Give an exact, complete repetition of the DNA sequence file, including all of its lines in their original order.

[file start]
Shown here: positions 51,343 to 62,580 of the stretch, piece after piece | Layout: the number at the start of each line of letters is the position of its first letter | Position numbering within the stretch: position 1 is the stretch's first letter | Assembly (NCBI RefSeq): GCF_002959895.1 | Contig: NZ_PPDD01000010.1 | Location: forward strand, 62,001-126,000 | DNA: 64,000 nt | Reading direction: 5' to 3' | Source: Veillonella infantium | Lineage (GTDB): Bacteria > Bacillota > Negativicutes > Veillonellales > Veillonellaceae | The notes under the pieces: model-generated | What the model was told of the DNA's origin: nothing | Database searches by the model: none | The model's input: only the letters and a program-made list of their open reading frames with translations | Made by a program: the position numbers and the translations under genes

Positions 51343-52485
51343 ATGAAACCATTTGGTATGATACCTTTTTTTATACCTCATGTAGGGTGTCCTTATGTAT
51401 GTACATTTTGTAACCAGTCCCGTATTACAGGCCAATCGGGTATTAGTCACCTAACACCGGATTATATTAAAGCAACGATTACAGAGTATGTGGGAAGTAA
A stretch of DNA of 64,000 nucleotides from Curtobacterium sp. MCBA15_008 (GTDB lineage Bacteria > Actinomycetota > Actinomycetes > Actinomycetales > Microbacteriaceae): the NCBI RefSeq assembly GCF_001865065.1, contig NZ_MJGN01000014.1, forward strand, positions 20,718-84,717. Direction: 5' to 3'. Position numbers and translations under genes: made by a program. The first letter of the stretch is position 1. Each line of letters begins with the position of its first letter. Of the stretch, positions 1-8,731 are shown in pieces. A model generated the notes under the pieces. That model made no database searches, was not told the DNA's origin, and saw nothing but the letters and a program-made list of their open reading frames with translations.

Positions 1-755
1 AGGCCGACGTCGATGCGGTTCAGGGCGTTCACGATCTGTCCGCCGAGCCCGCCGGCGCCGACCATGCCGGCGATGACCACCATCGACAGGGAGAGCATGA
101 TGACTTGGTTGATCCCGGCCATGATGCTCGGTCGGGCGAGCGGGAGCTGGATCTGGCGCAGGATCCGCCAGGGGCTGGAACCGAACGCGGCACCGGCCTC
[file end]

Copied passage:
Shown here: positions 51,343 to 62,580 of the stretch, piece after piece | Layout: the number at the start of each line of letters is the position of its first letter | Position numbering within the stretch: position 1 is the stretch's first letter | Assembly (NCBI RefSeq): GCF_002959895.1 | Contig: NZ_PPDD01000010.1 | Location: forward strand, 62,001-126,000 | DNA: 64,000 nt | Reading direction: 5' to 3' | Source: Veillonella infantium | Lineage (GTDB): Bacteria > Bacillota > Negativicutes > Veillonellales > Veillonellaceae | The notes under the pieces: model-generated | What the model was told of the DNA's origin: nothing | Database searches by the model: none | The model's input: only the letters and a program-made list of their open reading frames with translations | Made by a program: the position numbers and the translations under genes

Positions 51343-52485
51343 ATGAAACCATTTGGTATGATACCTTTTTTTATACCTCATGTAGGGTGTCCTTATGTAT
51401 GTACATTTTGTAACCAGTCCCGTATTACAGGCCAATCGGGTATTAGTCACCTAACACCGGATTATATTAAAGCAACGATTACAGAGTATGTGGGAAGTAA
A stretch of DNA of 64,000 nucleotides from Curtobacterium sp. MCBA15_008 (GTDB lineage Bacteria > Actinomycetota > Actinomycetes > Actinomycetales > Microbacteriaceae): the NCBI RefSeq assembly GCF_001865065.1, contig NZ_MJGN01000014.1, forward strand, positions 20,718-84,717. Direction: 5' to 3'. Position numbers and translations under genes: made by a program. The first letter of the stretch is position 1. Each line of letters begins with the position of its first letter. Of the stretch, positions 1-8,731 are shown in pieces. A model generated the notes under the pieces. That model made no database searches, was not told the DNA's origin, and saw nothing but the letters and a program-made list of their open reading frames with translations.

Positions 1-755
1 AGGCCGACGTCGATGCGGTTCAGGGCGTTCACGATCTGTCCGCCGAGCCCGCCGGCGCCGACCATGCCGGCGATGACCACCATCGACAGGGAGAGCATGA
101 TGACTTGGTTGATCCCGGCCATGATGCTCGGTCGGGCGAGCGGGAGCTGGATCTGGCGCAGGATCCGCCAGGGGCTGGAACCGAACGCGGCACCGGCCTC